www.joogn.de/sid.html Samstag, 3. Mai 2008

SID MOS 6581
RegisterTable C64 MIDI-Interface

"Happy Computer" interviews: Rob Hubbart Chris Hülsbeck

The Sound Interface Device was and still is the famous Sound-Chip of the even more infamous Commodore C64 Home-Computer dated back in 1982.
see: SID'esizer SidStation HardSID PC-Card ParallelSID MIDIbox SID SIDsyn

This little 28 Pin Chip is remarkable in a few aspects:

  • Lots of people wrote and programmed really respectable Tunes for this 3 Voice Chip in 6510 Assembler. (e.g. Rob Hubbard, Martin Galway, Ben Daglish, Richard Joseph - to name a few)
    You might not like the harsh electronic sound, but you can't deny the skillfull compositions, especially if you take into account that this chip was programmed rather than controlled by a sophisticated sequenzer you are nowadays used to !
    Anyways if you listen to songs of Ultravox, Kraftwerk, Erasue etc you'll have some occasional deja vu's, believing they used a SID in there.
    see: 'Back in Time' CD HV-SID Collection Remixed Tunes

  • Back in 1982 Synthesizer weren't (yet) tiny One-Chip-Boxes you could have put in a pocket like nowadays ! They were in fact "huge" machines partly still with lots of switches and modulation-cords. (e.g. the Yamaha CS80 weights 100kg !) Even though you had upcoming digital Synthesizers at this time - like the famous Yamaha DX-7 the SID counts as an innovation. No surprise Bob Yannes later founded Ensonic.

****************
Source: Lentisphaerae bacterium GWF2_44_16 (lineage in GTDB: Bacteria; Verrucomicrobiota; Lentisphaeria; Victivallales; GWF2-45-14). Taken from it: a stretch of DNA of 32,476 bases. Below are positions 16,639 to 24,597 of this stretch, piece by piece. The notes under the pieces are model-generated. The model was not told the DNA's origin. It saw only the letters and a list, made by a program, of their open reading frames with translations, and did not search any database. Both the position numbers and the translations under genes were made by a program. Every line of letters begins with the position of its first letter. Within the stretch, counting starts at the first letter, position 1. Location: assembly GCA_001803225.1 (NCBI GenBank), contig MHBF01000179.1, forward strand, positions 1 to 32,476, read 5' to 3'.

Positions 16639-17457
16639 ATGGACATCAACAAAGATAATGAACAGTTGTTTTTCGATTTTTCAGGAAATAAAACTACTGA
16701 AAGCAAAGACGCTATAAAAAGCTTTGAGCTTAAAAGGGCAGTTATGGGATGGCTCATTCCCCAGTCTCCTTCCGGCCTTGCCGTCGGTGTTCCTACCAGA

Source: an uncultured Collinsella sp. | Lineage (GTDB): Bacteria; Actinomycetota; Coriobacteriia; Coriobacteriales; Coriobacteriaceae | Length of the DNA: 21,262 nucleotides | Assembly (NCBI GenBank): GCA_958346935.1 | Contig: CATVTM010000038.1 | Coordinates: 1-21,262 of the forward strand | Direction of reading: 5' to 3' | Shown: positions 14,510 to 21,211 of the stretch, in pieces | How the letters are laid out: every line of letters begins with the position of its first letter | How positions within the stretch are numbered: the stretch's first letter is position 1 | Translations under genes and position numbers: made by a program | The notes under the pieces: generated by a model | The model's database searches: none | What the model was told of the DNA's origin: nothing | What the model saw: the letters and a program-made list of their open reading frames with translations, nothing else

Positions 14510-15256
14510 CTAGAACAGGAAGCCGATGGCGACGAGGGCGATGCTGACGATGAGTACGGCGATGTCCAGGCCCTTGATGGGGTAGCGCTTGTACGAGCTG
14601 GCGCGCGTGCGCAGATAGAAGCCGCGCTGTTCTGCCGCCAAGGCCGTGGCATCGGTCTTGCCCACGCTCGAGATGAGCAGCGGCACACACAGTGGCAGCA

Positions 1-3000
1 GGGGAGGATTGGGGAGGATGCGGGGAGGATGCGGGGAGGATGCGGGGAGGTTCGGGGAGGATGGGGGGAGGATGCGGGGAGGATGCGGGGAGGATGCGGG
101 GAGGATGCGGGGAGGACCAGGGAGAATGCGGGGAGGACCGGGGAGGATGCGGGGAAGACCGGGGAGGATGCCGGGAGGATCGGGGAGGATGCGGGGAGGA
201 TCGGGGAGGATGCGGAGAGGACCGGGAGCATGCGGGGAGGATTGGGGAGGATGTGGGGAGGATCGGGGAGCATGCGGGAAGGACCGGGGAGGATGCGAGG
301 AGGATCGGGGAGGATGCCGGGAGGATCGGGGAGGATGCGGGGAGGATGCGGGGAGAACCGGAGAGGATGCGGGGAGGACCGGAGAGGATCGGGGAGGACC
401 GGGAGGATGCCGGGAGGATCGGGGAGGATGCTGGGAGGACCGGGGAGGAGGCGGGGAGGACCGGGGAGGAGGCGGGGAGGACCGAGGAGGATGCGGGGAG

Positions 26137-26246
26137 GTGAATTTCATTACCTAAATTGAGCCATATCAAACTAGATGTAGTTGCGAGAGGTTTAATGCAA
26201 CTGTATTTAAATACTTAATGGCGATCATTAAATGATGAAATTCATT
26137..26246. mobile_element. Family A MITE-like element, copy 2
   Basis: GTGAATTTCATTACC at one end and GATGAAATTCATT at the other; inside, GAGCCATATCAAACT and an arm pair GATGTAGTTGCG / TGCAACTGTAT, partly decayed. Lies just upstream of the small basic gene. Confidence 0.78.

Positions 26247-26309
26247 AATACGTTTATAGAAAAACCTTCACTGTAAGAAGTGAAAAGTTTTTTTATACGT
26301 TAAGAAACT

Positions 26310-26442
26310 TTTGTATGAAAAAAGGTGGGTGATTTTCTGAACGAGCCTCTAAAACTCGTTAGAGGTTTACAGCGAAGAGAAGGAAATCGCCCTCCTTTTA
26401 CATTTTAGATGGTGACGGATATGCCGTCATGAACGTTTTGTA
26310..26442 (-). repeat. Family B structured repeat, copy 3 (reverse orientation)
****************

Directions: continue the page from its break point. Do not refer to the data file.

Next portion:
• This Chip was designed by Bob Yannes in 1982 with an impossible small time-schedule (therefore - so he explains - the "high" signal-leakage in NMOS).
    Nevertheless he archived to create a Sound-Chip that was worth its name compared to most of the "Square-Wave Squelcher" you found in most other Home & even Arcade Computers at this time and still years later (e.g. Yamaha PSG aka GM AY-3-8910 - wildly used by Atari - even though ST-users learnt to enjoy it).

  • The Synthesis is a subtractive one which means, you have 4 basic Waveforms:

    • Square (pulsewidth adjustable in 4096 steps)
    • Triangle (6dB lower as 1 bit is now SIGN, but can be RING-modulated)
    • Saw
    • Noise (scalable 23 bit pseudo-random)

    which now can be "altered" by using different types of Filters:

    • High-Pass (12dB/Oct)
    • Low-Pass (12dB/Oct)

    • Band-Pass (6dB/Oct)
    • or any combination of these !

The Cut-Off-Frequency rather depends on the external applied Capacitors. Recommended was always 2.2nF, but 470pF were used with the 6581, i.e. the smaler the capacity the less the (mainly LP) filtering !

Please note, that changing the capcitors from 0,47nF to 2,2nF does not "improve" the SIDs sound quality in any way ! You rather apply more low-pass-filtering to any existing Tune that - however - was not composed/programmed for that adjustment.

Furthermore you have a Resonance parameter which actually is more sth like a signal feedback, which results more in a kind of distortion, than the usual self-oscillation.
Means you quite amazingly will get an Analog-Like sound in Dimensions of a Moog, or Korg.